lens - Glass optical system used to concentrate the light in a desired direction.

Lewis Lamp - A variety of light that used a silvered copper reflector behind a glass lens. The design of the Lewis Lamp was heavily "borrowed" from that of the Argand Reflector, and was named for Winslow Lewis who imported the design from Europe.

Lighthouse Board - A nine member board appointed by the US Congress in 1852, established to manage the lighthouses throughout the United States.

Light Station - A complex containing the lighthouse tower and all of the outbuildings, i.e. the keeper’s living quarters, fuel storage building, boathouse, fog-signaling building, etc.

LORAN - An electronic system for identifying position, LORAN is an acronym for Long-Range Radio Navigation. A LORAN receiver measures the differences in the arrival of signals from three or more transmitters to calculate its position

Nautical Mile - A unit of distance used primarily at sea. The nautical mile is defined to be the average distance on the Earth's surface represented by one minute of latitude. This may seem odd to landlubbers, but it makes good sense at sea, where there are no mile markers but latitude can be measured. A nautical mile equals about 1.1508 statute miles.

Incandescent Oil Vapor (IOV) Lamp - A type of lamp in which oil was forced into a vaporizing chamber, and then into a mantle. Similar to the Coleman lamps in camping use today.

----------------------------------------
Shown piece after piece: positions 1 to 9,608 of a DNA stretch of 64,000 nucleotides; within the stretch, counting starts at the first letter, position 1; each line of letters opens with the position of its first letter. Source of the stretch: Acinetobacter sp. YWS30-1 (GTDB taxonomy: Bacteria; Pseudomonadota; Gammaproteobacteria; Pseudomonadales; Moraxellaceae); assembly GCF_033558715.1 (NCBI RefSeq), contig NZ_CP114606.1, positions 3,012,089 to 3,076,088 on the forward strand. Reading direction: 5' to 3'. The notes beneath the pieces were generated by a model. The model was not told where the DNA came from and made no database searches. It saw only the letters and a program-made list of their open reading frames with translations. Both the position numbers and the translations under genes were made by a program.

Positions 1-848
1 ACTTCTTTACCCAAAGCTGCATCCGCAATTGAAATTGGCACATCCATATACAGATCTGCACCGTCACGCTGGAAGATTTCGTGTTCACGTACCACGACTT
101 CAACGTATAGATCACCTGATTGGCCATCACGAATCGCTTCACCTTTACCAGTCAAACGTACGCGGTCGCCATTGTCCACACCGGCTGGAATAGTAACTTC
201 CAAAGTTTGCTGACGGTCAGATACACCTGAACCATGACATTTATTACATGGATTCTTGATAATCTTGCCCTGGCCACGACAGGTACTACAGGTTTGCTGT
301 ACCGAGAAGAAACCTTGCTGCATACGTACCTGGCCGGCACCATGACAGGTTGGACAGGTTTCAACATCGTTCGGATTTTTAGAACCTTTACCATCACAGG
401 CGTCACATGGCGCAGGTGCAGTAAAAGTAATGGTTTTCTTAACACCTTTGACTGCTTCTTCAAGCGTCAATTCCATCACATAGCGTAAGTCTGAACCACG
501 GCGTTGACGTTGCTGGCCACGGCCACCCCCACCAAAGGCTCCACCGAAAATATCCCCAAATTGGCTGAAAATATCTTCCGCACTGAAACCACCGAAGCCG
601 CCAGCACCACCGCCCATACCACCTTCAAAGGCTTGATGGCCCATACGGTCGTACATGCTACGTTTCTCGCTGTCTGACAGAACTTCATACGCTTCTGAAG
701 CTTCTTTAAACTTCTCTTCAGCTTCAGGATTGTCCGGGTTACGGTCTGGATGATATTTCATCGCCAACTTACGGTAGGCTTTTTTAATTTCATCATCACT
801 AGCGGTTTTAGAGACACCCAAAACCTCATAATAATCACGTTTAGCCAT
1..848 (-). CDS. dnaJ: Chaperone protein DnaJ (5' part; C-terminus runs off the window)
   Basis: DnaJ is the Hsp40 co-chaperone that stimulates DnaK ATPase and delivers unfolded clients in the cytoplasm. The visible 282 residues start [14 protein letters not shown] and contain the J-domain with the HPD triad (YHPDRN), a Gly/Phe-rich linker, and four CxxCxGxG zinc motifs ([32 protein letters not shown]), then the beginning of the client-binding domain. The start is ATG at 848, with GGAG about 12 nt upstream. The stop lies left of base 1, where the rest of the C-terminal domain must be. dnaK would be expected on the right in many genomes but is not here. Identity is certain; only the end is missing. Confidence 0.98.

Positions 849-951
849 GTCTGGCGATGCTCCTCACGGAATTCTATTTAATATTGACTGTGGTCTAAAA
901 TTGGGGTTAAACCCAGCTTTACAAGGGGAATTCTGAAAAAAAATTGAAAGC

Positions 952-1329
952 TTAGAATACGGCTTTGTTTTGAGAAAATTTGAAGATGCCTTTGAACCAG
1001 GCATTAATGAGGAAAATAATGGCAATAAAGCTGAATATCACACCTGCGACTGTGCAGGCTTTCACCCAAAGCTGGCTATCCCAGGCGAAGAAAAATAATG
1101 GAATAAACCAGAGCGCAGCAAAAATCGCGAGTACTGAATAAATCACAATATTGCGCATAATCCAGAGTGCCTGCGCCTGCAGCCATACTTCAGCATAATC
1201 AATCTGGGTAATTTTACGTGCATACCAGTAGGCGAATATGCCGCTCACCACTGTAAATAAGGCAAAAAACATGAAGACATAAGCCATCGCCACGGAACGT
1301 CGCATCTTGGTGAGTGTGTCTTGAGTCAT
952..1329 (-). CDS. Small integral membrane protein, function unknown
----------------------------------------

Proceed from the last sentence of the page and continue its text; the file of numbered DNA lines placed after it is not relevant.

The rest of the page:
Outer (or front) Range Light
The light in a pair of range lights that is situated in front of the other as viewed from the water. This light was situated at a lower level that the inner range, to allow both lights to be seen, one above the other.

Parapet - A walkway with railings which encircled the lamp room

Pharologist - One who studies or is interested in lighthouses.

Pier - a structure extending into navigable waters for use as a landing place, or to protect or form a harbor.

Range Lights - A pair of lights placed in such a manner that when they are visually lined up one behind the other, they lead a vessel into harbor.

Revetment - A facing placed on a bank or bluff of stone to protect a slope, embankment, or shore structure against erosion by wave action or currents.

Rip-rap - A loose arrangement of broken rocks or stone placed to help stem erosion.

Shoal - A shallow area, such as a sandbar or rock formation.

Stag Light - A lighthouse with no family living in it, i.e. inhabited by men only.

Tender - A vessel used in the servicing of lighthouses and buoys.

Ventilator - Round 'ball' at the top of most lighthouse towers to provide exhaust for heat of the lamp and air circulation within the tower.

Watch Room - A room, usually located immediately beneath the lantern room, outfitted with windows through which a lighthouse keeper could observe water conditions during storm periods.

Wickies - A nickname give to early lighthouse keepers who spent a great deal of their time trimming the wick on the lamp in order to keep it burning brightly, and to minimize sooting.

This page last updated 12/07/2003